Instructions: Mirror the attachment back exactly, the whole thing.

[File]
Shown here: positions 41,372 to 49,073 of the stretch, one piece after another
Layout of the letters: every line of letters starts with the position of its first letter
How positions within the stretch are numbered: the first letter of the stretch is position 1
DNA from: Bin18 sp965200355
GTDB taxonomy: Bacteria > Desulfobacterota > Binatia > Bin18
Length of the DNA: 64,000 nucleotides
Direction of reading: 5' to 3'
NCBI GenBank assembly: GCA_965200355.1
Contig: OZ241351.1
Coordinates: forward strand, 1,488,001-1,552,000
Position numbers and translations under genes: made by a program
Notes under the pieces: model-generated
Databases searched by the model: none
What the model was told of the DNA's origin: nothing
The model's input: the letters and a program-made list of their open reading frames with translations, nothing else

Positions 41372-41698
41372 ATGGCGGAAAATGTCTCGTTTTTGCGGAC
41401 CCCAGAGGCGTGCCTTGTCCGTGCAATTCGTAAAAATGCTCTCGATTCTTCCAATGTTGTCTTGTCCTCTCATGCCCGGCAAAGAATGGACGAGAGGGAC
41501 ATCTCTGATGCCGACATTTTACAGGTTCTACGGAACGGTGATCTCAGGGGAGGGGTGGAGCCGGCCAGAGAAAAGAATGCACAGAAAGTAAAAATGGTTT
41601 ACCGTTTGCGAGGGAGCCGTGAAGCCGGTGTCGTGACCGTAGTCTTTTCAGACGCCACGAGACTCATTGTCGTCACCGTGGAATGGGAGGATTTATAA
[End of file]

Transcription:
Shown here: positions 41,372 to 49,073 of the stretch, one piece after another
Layout of the letters: every line of letters starts with the position of its first letter
How positions within the stretch are numbered: the first letter of the stretch is position 1
DNA from: Bin18 sp965200355
GTDB taxonomy: Bacteria > Desulfobacterota > Binatia > Bin18
Length of the DNA: 64,000 nucleotides
Direction of reading: 5' to 3'
NCBI GenBank assembly: GCA_965200355.1
Contig: OZ241351.1
Coordinates: forward strand, 1,488,001-1,552,000
Position numbers and translations under genes: made by a program
Notes under the pieces: model-generated
Databases searched by the model: none
What the model was told of the DNA's origin: nothing
The model's input: the letters and a program-made list of their open reading frames with translations, nothing else

Positions 41372-41698
41372 ATGGCGGAAAATGTCTCGTTTTTGCGGAC
41401 CCCAGAGGCGTGCCTTGTCCGTGCAATTCGTAAAAATGCTCTCGATTCTTCCAATGTTGTCTTGTCCTCTCATGCCCGGCAAAGAATGGACGAGAGGGAC
41501 ATCTCTGATGCCGACATTTTACAGGTTCTACGGAACGGTGATCTCAGGGGAGGGGTGGAGCCGGCCAGAGAAAAGAATGCACAGAAAGTAAAAATGGTTT
41601 ACCGTTTGCGAGGGAGCCGTGAAGCCGGTGTCGTGACCGTAGTCTTTTCAGACGCCACGAGACTCATTGTCGTCACCGTGGAATGGGAGGATTTATAA